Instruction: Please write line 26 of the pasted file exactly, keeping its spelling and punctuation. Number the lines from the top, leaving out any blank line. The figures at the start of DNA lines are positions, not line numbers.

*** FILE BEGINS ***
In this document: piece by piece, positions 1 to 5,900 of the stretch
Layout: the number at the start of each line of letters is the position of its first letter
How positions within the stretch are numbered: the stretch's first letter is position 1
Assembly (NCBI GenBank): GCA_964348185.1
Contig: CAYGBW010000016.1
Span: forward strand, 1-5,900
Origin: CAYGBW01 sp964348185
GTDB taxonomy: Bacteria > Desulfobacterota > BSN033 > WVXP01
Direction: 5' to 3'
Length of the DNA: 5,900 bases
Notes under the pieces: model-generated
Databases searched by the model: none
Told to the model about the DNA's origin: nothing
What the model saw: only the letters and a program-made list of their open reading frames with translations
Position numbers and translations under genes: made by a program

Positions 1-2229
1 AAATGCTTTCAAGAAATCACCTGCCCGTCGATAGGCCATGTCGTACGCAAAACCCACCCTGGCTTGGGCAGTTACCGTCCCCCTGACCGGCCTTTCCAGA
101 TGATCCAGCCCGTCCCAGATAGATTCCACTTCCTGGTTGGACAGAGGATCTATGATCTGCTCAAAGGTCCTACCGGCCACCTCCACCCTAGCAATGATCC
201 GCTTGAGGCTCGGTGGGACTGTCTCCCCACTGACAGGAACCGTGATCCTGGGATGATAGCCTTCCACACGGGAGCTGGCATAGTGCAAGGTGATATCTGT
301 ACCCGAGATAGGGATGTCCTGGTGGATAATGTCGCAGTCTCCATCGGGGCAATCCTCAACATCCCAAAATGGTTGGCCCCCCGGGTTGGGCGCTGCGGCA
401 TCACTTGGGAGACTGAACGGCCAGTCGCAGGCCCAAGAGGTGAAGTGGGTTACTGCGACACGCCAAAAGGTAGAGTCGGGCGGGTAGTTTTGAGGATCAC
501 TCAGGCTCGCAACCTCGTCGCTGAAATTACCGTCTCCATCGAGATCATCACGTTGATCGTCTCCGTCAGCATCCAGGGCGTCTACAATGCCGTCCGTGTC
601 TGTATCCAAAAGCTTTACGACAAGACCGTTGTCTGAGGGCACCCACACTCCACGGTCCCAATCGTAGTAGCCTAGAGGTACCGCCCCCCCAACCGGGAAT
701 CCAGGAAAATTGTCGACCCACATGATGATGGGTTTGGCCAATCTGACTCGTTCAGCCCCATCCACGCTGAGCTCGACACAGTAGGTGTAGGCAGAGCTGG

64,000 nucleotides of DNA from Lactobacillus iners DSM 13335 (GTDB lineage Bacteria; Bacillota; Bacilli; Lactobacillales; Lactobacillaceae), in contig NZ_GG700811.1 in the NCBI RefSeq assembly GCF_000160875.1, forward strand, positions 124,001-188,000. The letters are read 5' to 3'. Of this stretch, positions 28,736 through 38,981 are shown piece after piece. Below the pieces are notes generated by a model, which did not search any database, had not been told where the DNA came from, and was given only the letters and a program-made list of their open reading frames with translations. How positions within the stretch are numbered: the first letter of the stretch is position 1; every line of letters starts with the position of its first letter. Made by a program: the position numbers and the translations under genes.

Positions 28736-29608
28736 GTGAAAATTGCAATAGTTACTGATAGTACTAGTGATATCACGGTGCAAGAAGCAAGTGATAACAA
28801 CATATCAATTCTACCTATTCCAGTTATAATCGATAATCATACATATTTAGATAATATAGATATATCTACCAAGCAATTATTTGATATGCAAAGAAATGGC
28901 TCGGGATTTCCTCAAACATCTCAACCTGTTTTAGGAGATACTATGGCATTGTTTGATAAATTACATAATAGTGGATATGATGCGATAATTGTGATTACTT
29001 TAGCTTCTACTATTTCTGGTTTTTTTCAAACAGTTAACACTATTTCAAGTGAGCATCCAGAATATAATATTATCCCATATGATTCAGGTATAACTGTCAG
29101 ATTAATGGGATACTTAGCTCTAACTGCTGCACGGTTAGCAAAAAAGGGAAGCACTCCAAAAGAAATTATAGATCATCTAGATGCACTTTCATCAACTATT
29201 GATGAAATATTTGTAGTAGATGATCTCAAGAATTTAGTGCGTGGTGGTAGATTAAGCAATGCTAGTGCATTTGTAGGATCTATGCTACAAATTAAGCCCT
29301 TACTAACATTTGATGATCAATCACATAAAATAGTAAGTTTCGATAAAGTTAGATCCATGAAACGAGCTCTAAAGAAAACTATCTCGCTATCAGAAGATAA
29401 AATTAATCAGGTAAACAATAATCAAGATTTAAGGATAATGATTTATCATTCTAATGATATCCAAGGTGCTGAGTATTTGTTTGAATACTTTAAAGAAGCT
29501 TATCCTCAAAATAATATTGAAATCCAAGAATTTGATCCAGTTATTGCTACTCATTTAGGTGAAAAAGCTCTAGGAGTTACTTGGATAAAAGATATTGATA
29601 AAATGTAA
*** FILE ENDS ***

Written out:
Positions 28736-29608